By Alice Dahle, Amnesty USA’s Women’s Human Rights Coordination Group
An 18-year-old Ethiopian migrant woman in Khartoum, Sudan was out looking for housing, when she was lured into an empty property and gang-raped by seven men. A police officer found her after the attack and took her to the police station. However, since it was a public holiday, a formal complaint was not filed.
The perpetrators of the rapes filmed the attack and distributed the video through social media six months later. As a result, everyone involved was arrested.
Of the seven men put on trial, three were convicted of adultery and sentenced to 100 lashes. Two more were convicted of indecent acts and sentenced to 40 lashes and fines. Another man was convicted of distributing indecent material and sentenced to 40 lashes and a heavy fine. The seventh individual was released on grounds of insufficient evidence against him. Those sentenced to lashing had their sentences carried out immediately after the trial in a closed court.
But that’s not where the story ends.
The young woman, who is now nine months pregnant, was first charged with adultery, which carries a possible sentence of death by stoning in Sudan. For any married person, sex outside the marriage is considered a capital offense under the Sudanese legal code.
However, the court eventually dropped the charge after recognizing that the woman is divorced and therefore not subject to being charged as a married person for adultery. When she tried to file a formal complaint of the rapes, the Attorney General did not allow her to do so because she was under investigation for a criminal offense.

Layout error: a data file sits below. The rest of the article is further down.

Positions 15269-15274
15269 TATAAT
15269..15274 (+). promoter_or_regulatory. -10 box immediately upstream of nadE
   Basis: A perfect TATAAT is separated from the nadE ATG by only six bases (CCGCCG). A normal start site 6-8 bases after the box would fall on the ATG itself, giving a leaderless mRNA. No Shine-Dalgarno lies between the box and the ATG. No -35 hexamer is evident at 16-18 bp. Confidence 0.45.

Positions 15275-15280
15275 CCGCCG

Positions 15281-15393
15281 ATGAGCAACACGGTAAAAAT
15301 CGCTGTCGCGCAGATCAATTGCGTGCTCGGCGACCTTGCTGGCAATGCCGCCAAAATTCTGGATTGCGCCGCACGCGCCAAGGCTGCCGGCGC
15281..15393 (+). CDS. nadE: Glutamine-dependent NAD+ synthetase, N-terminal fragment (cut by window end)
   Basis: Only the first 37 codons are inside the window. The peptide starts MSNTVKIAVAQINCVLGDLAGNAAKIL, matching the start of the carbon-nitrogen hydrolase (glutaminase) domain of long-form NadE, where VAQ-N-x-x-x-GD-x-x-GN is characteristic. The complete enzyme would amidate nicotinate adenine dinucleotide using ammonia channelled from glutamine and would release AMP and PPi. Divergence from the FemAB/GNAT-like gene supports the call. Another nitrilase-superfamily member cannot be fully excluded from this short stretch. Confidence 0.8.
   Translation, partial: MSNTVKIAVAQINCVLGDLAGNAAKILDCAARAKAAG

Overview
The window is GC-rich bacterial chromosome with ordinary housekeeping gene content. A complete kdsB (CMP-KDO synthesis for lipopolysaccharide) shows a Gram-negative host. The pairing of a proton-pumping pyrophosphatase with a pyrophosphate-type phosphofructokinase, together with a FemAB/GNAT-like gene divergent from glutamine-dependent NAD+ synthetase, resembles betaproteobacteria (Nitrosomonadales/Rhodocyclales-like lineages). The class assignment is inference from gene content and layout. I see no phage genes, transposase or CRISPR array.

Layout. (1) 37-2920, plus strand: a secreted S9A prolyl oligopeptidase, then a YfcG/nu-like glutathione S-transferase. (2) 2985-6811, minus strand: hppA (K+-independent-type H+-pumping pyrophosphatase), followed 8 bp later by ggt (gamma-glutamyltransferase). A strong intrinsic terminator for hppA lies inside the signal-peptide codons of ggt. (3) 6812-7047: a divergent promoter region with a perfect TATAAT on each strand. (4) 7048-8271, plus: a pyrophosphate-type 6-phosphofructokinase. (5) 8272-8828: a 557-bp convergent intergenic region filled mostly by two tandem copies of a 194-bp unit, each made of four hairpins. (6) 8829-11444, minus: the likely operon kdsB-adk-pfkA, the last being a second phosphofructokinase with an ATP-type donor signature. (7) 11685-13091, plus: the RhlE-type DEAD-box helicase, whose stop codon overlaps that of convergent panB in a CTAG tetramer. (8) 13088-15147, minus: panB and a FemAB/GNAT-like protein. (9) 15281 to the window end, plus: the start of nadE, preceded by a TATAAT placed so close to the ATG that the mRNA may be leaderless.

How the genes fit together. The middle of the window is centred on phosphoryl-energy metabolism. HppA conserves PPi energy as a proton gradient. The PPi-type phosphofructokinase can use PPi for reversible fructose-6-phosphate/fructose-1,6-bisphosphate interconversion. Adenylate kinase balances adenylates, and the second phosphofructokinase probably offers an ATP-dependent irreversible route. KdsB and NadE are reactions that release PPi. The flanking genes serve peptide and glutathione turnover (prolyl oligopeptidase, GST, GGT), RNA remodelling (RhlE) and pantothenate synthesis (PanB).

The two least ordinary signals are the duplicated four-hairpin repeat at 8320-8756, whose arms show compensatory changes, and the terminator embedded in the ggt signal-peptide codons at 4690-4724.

During the trial, she was found guilty of committing “Indecent Acts,” sentenced to a month in prison, which has been suspended, and fined 5,000 Sudanese Pounds (about $961.00). She has also been threatened with “punishment for illegal entry” under Sudan’s immigration law and faces a prison sentence of 1 to 2 years and/or a fine, followed by expulsion.
Guilty verdicts and immigration charges against survivors of sexual violence only discourage individuals who experience such violations from speaking up and seeking help, reinforcing a culture of impunity for the perpetrators. Governments around the world must protect the human rights and safety of people living within their borders and hold those who violate those rights accountable.
We can help break the cycle of violence against women and girls globally by urging the U.S. Congress to pass legislation making this a diplomatic priority. The International Violence Against Women Act (I-VAWA), currently under consideration as H.R. 3571 in the House of Representatives and soon to be reintroduced in the Senate, would do just that. You can start by taking action here to urge your Representative to sign on as a co-sponsor!